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Teradata RDBMS forUNIX SQL Reference - NCR

NCR Teradata RDBMS forUNIX SQL Reference - NCR, 1997. - 913 p.
Download (direct link): teradataforunix1997.pdf
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AS aname a different, temporary name (alias) for the table that is referenced by tname. aname must be used during a self-join operation on the table. The use of AS introducing aname is optional.

Joined Tables

Joined tables options allows the FROM list to specify multiple tables, joined in explicit ways, as described below.

joined_table either (and usually is) a single table name with optional alias name, or a joined table, indicating nested joins.
INNER a join in which qualifying rows from one table are combined with qualifying rows from another table according to some join condition. Types of inner joins include exclusion, merge, nested, product, and row ID. This is the default join type.
OUTER a join in which qualifying rows from one table that do not have matches in the other table, are included in the join result. The rows from the first table are extended with null values.
LEFT [OUTER] a signifier for the join type. LEFT indicates the table that was listed first in the FROM clause. In a LEFT OUTER JOIN, the rows from the left table that are not returned in the result of the inner join of the two tables, are returned in the outer join result, and extended with null values.
RIGHT [OUTER] a signifier for the join type. RIGHT indicates the table that was listed second in the FROM clause. In a RIGHT OUTER JOIN, the rows from the right table that are not returned in the result of the inner join of the two tables, are returned in the outer join result, and extended with null values.

Teradata RDBMS for UNIX SQL Reference

7-17
Queries: The SELECT Statement

FROM Clause

Syntax Element . . . Is . . .
FULL [OUTER] a signifier for the join type. FULL OUTER JOIN returns rows from both tables. In a FULL OUTER JOIN, rows from both tables that have not been returned in the result of the inner join, will be returned in the outer join result, and extended with null values.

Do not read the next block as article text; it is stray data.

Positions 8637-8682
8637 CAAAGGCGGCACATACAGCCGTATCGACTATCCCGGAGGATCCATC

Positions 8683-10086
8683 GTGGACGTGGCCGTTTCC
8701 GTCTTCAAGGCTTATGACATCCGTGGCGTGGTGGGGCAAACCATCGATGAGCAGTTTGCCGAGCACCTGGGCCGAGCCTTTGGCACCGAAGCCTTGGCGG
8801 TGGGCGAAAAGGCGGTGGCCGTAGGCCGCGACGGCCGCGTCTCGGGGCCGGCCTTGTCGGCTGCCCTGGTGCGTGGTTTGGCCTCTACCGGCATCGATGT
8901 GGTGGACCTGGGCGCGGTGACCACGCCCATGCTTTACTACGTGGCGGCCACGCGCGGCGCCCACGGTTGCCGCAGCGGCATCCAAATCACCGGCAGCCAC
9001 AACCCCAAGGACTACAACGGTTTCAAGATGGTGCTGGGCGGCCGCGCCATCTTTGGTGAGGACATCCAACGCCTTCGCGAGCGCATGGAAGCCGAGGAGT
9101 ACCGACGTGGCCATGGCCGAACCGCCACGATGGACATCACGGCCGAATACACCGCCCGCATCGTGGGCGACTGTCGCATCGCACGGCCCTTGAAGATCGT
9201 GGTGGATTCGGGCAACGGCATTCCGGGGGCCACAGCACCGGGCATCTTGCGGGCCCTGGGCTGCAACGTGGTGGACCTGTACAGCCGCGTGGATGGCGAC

CROSS JOIN a signifier for the join type. A CROSS JOIN is an unconstrained, or Cartesian join; it returns all rows from all tables specified in the FROM clause. Two joined tables can be CROSS joined.
ON search_cond one or more conditional expressions that must be satisfied by the result rows. An ON condition clause is required if the FROM clause specifies an outer join.

Derived Tables

The derived table allows the FROM list to specify a spool file, comprised of selected data from underlying table(s). The derived table acts like a viewed table.

subquery the subquery that defines the derived table contents.
AS derived_tname an assigned name for the temporary derived table. AS in an introductory optional keyword for derived table.
col_name a list of column names or expressions listed in the subquery. Allows referencing subquery columns by name.

The following provides rules for using the FROM list in queries:

During a self-join operation, related data selected from different rows of the same table is combined and returned as one row. The temporary table names that are defined using the FROM clause qualify different references to the same table columns.

When a FROM clause references both a permanent table and an alias name, whether a self-join is performed depends on how the column references are qualified.

For a successful self-join operation, column references must be fully qualified (that is, specified in the form tablename.columname) and the qualifiers should involve both the permanent and the alias table names, as shown in the following example.

Usage Notes

Self-Joins

FROM Clause Using Both a Permanent Table and an Alias Name

7-18

Teradata RDBMS for UNIX SQL Reference
Queries: The SELECT Statement

FROM Clause

Once an alias is declared, any subsequent reference to the base table name causes a new instance of the table to be used; the result of the select may be a Cartesian self-join.

In the following example, table TAB1 is given the alias T; the subsequent use of TAB1 causes the Cartesian product.

SELECT *

FROM TAB1 T

WHERE TAB1.COL1 = 2;

How Column References Affect Self-Joins

The effect of column references on self-join processing is as follows (these rules apply only to cases where a single aliasing FROM clause is supplied). See also Table 7-1:

IF this column reference . . . Is . . . THEN a self-join is . . .
all unqualified (the preceding tablename or aliasname is omitted) not performed.
qualified (but the qualifiers reference only the alias name) not performed.
some, but not all qualified and the qualifiers reference only the alias name not performed.
qualified and the qualifiers reference only the permanent table name moot because no assumptions can be made about the owner of the unqualified columns. This condition producers the following error message, where n is a number indicating the position of the statement in the request. *** Failure 3809 Column 'columnname' is ambiguous. Statement# n, Info = 0

Teradata RDBMS for UNIX SQL Reference
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